In The Neighborhood (Cont.)

I’ve posted before on the terrible problems in Mexico with drug gangs and killings.  Unfortunately, the problem seems to be getting progressively worse.  In the last few days American citizens who worked at the U.S. consulate in Juarez were gunned down, and Juarez now is one of the most dangerous cities in the world.  According to this article, the onslaught of violence is causing middle class Mexicans to flee the city, which may mean that the city will simply spiral downward into more violence and, ultimately, complete disorder and chaos.

Mexico has never been a real focus of our foreign policy, but that clearly needs to change.  Mexico and the U.S. share a border hundreds of miles long.  The fact that there are armed gangs roaming the streets directly across the border, killing people with apparent impunity and the direction of drug lords, obviously is not good for our security in this country.  The possibility that the over-the-top violence could spill over into this country should be of concern to every American.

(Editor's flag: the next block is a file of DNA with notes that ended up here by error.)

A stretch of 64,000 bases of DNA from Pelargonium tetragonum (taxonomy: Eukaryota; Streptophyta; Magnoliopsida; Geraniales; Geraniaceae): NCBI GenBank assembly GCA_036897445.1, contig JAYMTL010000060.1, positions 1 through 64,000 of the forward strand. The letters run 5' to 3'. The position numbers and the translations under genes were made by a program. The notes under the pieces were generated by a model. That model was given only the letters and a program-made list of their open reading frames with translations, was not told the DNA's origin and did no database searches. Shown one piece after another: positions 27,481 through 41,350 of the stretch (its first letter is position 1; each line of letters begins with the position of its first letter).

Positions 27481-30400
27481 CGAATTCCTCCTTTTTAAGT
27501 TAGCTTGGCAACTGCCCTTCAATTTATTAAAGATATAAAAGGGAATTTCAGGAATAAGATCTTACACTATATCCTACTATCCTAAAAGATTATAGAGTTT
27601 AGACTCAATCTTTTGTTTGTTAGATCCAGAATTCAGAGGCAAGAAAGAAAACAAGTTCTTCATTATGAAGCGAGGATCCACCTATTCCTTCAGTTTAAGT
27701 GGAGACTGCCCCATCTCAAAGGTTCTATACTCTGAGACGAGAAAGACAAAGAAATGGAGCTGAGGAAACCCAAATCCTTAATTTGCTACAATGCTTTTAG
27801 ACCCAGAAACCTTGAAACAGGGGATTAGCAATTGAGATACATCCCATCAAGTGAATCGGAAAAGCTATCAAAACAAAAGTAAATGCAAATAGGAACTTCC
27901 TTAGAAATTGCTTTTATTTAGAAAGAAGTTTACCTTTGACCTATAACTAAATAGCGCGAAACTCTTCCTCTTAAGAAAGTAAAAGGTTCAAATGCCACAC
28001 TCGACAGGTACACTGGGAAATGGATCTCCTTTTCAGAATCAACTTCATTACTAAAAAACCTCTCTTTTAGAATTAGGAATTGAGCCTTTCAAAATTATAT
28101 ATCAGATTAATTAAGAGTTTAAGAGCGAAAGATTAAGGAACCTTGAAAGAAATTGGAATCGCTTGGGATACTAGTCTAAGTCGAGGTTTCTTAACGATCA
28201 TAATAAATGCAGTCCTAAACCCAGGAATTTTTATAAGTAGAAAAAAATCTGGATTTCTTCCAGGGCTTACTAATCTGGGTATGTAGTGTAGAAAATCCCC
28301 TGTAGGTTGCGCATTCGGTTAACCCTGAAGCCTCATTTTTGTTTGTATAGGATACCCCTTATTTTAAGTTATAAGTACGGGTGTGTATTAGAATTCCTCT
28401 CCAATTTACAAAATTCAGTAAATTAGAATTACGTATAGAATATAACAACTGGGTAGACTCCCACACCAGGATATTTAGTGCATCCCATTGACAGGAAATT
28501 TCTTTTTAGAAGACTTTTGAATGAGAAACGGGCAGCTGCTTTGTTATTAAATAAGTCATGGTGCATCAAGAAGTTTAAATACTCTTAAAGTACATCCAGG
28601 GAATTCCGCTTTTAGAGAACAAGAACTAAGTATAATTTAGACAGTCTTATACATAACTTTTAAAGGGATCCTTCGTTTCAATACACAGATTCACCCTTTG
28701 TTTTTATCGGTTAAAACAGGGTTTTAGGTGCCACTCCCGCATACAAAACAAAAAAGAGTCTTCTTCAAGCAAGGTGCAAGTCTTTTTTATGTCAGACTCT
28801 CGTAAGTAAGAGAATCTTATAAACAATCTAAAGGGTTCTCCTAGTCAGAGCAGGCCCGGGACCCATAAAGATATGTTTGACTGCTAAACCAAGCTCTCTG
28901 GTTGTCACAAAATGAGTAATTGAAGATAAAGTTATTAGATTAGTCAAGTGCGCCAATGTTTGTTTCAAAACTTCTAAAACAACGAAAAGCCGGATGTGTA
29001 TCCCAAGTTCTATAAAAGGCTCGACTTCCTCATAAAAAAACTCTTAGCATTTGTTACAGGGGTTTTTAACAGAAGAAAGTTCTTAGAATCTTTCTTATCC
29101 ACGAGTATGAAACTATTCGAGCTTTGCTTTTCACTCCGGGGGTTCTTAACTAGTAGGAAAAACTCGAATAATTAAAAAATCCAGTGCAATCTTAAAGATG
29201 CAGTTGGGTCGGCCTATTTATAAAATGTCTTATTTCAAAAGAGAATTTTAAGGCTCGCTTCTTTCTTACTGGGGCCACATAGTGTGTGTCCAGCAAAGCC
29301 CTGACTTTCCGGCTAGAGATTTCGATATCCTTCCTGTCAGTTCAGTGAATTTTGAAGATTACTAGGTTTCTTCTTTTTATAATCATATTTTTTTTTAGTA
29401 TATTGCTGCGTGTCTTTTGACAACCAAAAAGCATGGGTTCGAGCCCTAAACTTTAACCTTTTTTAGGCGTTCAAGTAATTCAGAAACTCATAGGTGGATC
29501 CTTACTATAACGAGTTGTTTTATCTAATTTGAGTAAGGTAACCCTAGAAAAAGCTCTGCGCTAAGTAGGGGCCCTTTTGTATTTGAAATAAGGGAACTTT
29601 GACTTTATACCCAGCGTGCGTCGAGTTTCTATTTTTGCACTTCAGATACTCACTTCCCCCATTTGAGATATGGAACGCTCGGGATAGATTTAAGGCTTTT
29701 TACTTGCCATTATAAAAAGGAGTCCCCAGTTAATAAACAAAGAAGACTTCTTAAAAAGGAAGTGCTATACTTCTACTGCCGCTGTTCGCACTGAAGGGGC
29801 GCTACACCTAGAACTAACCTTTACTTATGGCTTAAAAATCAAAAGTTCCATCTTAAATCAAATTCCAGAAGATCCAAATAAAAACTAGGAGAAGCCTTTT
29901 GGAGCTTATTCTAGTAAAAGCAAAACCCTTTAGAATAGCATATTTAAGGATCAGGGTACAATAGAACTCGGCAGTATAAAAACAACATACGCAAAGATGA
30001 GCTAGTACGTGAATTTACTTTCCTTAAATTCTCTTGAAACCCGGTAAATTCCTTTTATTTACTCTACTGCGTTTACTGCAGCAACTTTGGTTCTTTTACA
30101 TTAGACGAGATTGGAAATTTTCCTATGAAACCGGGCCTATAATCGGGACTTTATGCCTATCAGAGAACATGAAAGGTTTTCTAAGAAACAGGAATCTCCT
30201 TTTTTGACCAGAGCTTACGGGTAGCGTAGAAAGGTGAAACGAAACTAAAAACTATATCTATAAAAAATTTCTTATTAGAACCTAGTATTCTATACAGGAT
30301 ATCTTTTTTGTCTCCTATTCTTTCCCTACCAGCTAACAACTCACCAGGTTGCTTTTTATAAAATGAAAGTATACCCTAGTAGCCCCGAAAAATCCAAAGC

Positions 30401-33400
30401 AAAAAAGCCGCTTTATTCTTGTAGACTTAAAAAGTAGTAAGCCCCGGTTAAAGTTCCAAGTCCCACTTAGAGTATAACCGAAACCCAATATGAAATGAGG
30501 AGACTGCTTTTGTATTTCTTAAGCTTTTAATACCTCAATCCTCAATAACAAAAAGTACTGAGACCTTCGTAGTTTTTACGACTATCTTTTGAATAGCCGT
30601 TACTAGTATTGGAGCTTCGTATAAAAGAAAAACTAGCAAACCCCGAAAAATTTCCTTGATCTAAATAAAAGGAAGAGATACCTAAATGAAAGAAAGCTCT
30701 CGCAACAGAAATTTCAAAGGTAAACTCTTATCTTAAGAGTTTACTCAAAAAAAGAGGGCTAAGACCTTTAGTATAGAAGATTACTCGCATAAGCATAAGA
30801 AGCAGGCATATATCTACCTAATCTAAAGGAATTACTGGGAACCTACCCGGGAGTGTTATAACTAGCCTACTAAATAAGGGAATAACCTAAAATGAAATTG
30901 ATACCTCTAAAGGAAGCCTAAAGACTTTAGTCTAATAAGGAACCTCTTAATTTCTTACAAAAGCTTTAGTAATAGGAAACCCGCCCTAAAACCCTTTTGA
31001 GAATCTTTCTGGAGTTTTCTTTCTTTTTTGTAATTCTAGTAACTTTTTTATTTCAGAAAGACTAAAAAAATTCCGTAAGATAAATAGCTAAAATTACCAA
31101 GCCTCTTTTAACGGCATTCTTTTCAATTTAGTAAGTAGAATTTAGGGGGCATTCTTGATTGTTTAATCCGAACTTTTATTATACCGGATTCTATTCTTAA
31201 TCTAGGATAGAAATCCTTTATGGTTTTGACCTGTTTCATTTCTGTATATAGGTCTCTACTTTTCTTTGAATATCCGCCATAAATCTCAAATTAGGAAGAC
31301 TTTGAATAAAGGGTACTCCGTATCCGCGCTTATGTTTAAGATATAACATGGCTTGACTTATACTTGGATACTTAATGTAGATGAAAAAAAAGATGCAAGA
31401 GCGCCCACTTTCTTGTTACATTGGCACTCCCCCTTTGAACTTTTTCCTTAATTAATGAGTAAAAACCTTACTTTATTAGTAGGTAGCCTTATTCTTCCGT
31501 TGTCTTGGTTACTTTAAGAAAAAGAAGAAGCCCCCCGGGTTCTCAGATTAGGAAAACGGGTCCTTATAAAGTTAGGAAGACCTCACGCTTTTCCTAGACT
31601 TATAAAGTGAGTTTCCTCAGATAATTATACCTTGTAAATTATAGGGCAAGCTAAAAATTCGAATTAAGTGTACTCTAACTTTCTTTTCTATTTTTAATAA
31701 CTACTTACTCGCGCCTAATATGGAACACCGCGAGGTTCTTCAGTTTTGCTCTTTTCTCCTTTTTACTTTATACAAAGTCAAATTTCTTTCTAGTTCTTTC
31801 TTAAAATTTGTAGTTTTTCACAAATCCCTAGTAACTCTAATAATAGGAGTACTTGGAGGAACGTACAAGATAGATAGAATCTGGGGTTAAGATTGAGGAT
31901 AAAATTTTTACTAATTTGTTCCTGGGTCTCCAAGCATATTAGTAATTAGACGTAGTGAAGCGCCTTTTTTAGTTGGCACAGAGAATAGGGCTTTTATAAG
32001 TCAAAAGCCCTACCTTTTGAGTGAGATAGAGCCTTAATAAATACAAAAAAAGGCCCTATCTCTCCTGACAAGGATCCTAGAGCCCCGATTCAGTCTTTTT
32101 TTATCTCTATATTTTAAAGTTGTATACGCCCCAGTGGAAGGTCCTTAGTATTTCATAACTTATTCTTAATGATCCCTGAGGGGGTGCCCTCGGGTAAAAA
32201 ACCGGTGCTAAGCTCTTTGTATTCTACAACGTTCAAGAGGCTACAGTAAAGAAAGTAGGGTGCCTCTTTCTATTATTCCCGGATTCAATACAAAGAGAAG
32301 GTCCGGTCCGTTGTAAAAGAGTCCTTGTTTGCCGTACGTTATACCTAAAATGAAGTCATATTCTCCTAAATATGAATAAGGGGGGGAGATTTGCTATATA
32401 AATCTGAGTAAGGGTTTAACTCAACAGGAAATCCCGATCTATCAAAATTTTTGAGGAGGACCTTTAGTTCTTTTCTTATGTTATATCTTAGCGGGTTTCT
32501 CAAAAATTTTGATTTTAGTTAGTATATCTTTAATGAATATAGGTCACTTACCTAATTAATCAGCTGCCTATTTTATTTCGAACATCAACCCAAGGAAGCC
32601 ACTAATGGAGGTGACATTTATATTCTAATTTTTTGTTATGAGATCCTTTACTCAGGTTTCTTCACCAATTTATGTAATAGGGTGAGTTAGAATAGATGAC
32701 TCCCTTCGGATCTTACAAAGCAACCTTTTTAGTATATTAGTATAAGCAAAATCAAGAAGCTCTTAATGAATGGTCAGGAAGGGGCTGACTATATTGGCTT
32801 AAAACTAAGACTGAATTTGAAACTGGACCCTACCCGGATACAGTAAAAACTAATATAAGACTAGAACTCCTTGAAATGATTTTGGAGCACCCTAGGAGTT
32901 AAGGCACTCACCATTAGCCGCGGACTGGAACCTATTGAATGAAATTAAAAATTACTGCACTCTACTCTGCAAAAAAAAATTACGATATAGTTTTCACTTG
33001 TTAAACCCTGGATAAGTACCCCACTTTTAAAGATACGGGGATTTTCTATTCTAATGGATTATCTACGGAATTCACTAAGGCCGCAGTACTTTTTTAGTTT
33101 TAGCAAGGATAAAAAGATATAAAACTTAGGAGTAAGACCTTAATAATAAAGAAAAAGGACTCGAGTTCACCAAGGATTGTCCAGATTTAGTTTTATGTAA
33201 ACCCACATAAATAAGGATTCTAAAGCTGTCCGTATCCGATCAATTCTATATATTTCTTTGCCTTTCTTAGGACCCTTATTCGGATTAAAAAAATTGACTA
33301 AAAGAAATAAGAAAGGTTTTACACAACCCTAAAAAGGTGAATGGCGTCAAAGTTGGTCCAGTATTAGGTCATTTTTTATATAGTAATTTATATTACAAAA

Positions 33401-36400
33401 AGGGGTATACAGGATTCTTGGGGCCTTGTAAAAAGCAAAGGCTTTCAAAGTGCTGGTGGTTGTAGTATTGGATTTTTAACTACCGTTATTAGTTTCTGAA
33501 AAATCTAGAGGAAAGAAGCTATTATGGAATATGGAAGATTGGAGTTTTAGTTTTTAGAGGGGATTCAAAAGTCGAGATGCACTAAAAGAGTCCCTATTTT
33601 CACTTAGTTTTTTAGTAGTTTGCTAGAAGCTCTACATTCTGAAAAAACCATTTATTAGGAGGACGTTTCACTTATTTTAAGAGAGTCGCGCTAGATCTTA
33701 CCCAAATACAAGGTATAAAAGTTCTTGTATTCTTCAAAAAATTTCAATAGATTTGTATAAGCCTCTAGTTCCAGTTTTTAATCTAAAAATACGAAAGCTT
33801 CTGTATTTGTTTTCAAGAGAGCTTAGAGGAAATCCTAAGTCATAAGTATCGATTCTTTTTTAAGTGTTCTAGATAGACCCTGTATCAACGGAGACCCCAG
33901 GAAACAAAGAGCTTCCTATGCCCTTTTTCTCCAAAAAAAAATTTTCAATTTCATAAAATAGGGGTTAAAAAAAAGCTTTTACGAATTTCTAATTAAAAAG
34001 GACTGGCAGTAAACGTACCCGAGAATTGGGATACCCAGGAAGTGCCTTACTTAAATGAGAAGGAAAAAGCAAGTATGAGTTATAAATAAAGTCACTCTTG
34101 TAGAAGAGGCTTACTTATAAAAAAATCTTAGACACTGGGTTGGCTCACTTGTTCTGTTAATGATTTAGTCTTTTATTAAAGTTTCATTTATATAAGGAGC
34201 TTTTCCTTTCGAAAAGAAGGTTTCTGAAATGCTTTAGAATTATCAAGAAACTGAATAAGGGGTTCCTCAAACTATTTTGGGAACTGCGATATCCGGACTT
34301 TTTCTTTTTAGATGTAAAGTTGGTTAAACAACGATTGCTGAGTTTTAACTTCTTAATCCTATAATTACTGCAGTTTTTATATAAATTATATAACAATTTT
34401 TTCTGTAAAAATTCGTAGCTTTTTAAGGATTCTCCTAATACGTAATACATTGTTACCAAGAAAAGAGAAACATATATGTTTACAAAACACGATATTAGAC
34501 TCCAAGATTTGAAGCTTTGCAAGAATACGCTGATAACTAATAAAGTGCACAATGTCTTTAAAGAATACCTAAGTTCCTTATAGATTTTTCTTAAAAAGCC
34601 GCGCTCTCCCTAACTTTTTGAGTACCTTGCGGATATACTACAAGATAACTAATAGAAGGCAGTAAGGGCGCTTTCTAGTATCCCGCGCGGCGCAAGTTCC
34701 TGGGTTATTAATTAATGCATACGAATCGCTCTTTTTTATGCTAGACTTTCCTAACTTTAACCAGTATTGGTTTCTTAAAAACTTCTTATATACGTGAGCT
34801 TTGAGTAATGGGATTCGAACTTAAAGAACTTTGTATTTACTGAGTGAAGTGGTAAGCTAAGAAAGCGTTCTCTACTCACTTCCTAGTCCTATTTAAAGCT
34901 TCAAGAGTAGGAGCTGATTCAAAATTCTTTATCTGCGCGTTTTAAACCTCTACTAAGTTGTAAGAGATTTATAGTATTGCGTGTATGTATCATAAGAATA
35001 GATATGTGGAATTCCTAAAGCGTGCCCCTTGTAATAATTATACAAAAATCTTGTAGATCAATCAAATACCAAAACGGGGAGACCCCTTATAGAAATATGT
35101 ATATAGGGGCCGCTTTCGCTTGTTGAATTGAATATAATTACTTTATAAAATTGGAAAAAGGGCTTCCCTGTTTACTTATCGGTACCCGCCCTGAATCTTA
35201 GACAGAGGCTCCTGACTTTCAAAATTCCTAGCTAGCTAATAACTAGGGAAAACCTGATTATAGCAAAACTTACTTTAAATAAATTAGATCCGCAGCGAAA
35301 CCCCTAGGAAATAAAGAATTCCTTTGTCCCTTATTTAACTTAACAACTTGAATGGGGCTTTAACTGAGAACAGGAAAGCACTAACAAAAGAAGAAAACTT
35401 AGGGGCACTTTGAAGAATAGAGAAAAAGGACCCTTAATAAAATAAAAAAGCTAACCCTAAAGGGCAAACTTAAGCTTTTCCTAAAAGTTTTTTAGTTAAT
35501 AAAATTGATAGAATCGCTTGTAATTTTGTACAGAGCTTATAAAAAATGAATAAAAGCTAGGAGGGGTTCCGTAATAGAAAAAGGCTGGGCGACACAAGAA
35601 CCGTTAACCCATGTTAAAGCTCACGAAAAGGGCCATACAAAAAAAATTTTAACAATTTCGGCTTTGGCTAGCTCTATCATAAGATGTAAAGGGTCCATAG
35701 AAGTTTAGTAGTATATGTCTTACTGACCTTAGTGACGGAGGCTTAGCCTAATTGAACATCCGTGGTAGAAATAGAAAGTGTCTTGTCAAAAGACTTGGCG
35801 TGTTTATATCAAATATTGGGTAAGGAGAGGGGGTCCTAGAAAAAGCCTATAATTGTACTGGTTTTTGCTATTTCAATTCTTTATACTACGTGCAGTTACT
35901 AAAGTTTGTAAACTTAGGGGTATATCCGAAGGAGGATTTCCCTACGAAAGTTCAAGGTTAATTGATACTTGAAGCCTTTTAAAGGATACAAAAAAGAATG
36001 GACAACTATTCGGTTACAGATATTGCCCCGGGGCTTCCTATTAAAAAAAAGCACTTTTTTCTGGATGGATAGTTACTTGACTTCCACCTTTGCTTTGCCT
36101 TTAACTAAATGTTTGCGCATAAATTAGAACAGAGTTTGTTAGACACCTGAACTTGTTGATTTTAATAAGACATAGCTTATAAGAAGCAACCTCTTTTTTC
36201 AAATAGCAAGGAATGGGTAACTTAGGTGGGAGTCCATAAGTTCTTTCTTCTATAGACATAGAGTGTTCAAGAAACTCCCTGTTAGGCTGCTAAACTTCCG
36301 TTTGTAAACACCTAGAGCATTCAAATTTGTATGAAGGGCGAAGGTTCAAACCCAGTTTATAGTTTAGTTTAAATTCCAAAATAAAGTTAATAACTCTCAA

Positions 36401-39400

The latest story about the circumstances of Michael Jackson’s death is sad, but also symptomatic of how modern medical practices often seem to be extraordinarily reliant on prescribing drugs as the cure for every ill. The amount of medication Jackson apparently received is astonishing.

Can’t sleep? We’ll give you a drug, and if that doesn’t work we’ll give you another, and if that doesn’t work, we’ll try another. We’ve become accustomed to a world where there is a claimed wonder drug for every physical and mental problem. With the emphasis by patients and doctors alike on immediate, drug-induced relief from non-life-threatening conditions like insomnia, is it any wonder that there are instances of wretched excess?